Now on to antibiotics. Cows treated with rbGH reportedly have higher incidence of infections in the udder and are therefore treated with antibiotics. High use of antibiotics can create a resistance to certain bacteria making treatment difficult as we know now with all the drug-resistant organisms present these days. It is unknown if the antibiotics used to treat these infections can create harm in humans.
Until more rigorous research is done, I prefer to not risk it. I typically choose Grass-fed, hormone/antibiotic free, organic, and wild-caught items. It is also safe to buy imported European meat products, as added growth hormones are banned in the EU (interesting it is not banned here).
The one thing I can say is that once you make this change, you will not want to go back. There has been a few times when we were in an area without our usual products available to us and had to have grain-fed beef or regular eggs and well… you can tell a BIG difference. But don’t just believe me, try it yourself.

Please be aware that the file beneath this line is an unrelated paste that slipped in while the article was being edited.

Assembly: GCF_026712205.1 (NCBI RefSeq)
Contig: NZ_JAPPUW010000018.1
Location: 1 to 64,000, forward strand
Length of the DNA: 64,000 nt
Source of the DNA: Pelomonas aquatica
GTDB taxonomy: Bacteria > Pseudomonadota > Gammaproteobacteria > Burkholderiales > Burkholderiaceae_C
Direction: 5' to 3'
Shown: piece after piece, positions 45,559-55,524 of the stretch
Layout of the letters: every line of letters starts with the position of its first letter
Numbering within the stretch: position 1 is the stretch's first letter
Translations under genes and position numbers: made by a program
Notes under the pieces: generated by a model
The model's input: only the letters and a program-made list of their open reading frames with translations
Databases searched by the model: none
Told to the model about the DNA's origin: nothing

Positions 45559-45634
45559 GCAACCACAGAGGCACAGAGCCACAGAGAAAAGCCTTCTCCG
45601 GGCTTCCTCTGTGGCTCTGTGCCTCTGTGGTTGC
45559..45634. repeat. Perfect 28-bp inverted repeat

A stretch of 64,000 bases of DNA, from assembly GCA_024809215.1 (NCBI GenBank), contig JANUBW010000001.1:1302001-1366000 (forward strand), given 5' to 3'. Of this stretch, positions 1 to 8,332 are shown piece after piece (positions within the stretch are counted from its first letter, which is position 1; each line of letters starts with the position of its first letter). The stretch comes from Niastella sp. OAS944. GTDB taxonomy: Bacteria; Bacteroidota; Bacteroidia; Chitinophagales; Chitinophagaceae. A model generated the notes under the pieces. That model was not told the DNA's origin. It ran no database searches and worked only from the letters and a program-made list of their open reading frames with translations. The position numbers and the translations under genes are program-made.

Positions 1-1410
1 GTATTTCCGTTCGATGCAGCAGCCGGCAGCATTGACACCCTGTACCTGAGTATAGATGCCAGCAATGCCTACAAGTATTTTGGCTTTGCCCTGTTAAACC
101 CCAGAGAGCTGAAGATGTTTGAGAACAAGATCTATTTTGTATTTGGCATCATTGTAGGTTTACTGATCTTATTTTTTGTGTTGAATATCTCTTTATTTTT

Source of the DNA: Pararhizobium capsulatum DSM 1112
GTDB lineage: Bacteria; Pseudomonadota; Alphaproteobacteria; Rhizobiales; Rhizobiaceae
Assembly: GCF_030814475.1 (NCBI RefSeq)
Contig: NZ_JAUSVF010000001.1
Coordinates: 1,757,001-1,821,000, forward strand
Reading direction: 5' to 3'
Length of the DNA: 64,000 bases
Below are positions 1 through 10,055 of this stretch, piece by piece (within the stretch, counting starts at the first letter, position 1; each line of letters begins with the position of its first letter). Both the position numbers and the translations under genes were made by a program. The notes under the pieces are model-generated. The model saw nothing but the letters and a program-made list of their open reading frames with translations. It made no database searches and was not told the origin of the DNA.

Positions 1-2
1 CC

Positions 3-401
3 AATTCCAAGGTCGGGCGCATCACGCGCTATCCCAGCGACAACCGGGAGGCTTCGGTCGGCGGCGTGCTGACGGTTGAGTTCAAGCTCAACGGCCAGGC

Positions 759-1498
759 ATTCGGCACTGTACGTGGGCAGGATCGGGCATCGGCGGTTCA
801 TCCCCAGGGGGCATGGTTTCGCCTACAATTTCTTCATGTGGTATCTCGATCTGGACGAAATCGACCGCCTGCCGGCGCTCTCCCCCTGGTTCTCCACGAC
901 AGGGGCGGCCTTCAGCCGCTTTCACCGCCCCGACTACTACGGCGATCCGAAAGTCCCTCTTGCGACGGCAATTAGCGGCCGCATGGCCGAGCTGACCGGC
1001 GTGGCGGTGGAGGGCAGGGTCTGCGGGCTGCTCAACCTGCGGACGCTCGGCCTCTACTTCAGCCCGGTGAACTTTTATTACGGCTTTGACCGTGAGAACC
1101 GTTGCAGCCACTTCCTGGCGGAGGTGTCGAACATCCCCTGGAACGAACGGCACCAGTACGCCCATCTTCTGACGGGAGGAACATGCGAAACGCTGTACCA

To help you understand some of the confusion terms regarding this matter while shopping, I have provided a list of terms to look for on your food products and why it is important. Happy shopping!!
The meat from the cow is leaner as they are grazing in a pasture for their food. Since they are leaner, they are lower in saturated fat and according to some studies, higher in omega-3’s. USDA grass-fed beef has only has a grass diet and access to pasture year-round. The program is voluntary, however, without third-party verification. Labels that read “100% grass-fed” or “grass-finished” and verified by a third party.
Wild vs Farmed Fish
A 2003 report from the Environmental Working Group showed that farmed salmon in the U.S. has the highest levels of PCBs, toxic man-made chemicals. And a widely publicized study in the journal Science in January 2004 suggested that farmed Atlantic salmon had higher levels of PCBs and other toxics than wild Pacific salmon.